Radulescu was frequently visited in Costa Rica by a psychologist named Bianca Baican who works at Electrica, a Romanian group connected to Electrica Serv, the Romanian utility company that led to Radulescu’s investigation at home. Border records show that she has visited the country numerous times between August 2012 and November 2017.

Baican is also an associate of Radulescu in two Costa Rican companies.

Even the witness at Radulescu’s Costa Rica marriage is entangled in his cross-border business dealing — and has a curious story on the other side of the world.

Manuel Valentin Andrade Gonzalez is a Costa Rican citizen with Romanian residency. He entered Costa Rica the same day as Radulescu in 2012, and 10 days later signed a document allowing Radulescu to use a bank card that had been issued to him by a Romanian bank in any “type of commerce” in Costa Rica.

That same month, Andrade got involved in a garbage collection business back in Romania, in the Transylvanian town of Deva.

Romanian company records show that he was a representative of Basilicata Limited, a Cyprus company that took over a majority share of Salubritate SA, a Romanian company that collected and processed garbage in Deva. Basilicata’s real owners are unknown, hidden behind Cypriot proxy directors.

Since then, municipal authorities have had differences with Salubritate over garbage collection, with the firm claiming the authorities are obstructing its activities. A former Deva mayor has said he received death threats from the company’s director.

Crime and Marriage

Radulescu has helped other Romanians in need before.

In 2014, he hosted in his home Adrian Draghici, a Romanian lawyer then awaiting a final verdict in a fraud case involving millions of dollars. Draghici was apparently once Radulescu’s lawyer, and up until late 2017, he used the address of Radulescu’s Bucharest house for one of his companies.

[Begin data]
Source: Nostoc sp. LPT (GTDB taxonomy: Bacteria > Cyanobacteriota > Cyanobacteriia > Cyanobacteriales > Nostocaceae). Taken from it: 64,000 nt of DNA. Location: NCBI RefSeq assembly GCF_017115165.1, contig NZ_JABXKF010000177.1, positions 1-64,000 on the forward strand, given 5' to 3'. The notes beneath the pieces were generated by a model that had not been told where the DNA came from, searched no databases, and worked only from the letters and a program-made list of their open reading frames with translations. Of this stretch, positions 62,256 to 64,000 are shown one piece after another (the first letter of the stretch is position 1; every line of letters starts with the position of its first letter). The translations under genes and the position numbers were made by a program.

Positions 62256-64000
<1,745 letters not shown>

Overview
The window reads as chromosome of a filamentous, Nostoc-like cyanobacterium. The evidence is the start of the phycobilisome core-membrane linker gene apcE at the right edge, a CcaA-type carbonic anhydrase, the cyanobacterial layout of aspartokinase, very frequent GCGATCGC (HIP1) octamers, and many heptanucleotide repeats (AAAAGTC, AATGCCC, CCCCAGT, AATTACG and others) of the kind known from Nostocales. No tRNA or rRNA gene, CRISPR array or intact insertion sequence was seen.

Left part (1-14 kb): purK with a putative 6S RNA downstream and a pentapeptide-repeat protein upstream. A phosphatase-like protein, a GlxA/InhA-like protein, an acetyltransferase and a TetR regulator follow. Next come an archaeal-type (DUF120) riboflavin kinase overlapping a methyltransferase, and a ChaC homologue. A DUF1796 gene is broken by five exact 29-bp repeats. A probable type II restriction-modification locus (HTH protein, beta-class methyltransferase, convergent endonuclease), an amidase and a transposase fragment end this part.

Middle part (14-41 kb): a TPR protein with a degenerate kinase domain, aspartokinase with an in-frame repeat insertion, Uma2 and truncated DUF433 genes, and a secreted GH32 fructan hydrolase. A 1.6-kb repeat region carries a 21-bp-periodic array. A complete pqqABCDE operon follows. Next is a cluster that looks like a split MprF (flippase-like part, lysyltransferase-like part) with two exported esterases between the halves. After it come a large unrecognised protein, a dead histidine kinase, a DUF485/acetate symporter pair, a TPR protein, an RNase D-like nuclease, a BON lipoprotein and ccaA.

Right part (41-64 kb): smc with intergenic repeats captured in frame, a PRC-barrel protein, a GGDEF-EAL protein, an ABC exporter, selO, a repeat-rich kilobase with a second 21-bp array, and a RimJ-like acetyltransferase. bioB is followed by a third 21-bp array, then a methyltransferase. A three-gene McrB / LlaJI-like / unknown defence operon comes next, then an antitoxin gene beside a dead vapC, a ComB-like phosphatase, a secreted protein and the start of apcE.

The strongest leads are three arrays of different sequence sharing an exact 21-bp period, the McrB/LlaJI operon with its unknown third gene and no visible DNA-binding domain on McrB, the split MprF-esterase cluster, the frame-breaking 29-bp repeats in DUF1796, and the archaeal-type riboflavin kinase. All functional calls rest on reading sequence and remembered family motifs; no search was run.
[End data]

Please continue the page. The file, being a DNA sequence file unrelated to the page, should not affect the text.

Draghici, too, became Radulescu’s associate in a Costa Rica company, and followed the other Romanian in marrying a young Costa Rican woman. The two wed in 2014.

The next year, he returned to Romania, after getting the good news that he’d gotten only a suspended three year sentence.

There he married again. He told reporters that he sent divorce papers to Costa Rica, but doesn’t know what happened to them. He said he was unaware that his divorce in Costa Rica was never completed.

Draghici declined to be quoted for this story, accusing reporters of being paid by Radulescu, whom he characterized as very violent.

In a telephone conversation, his Costa Rican wife, Katherine Andrea Sánchez Gutierrez, 26, said: “We were together for a few months and then the guy left.” She declined to give further comment.

Assisting the Entourage

When they came to Costa Rica, Udrea and Bica brought an entourage that included a client of Bica’s client, Calin Silviu Pop, who was involved in an ongoing corruption case and previously sentenced to prison for fraud, and Bica’s husband, Mircea Octavia Bica, also being tried for fraud.

The two men set up a local company registered in Radulescu’s home, ASP Centroamerica SA, which, according to its incorporation certificate, aims to “provide any service in general, export and import any legal product, and generally, real estate, trade, agriculture, industry, livestock.”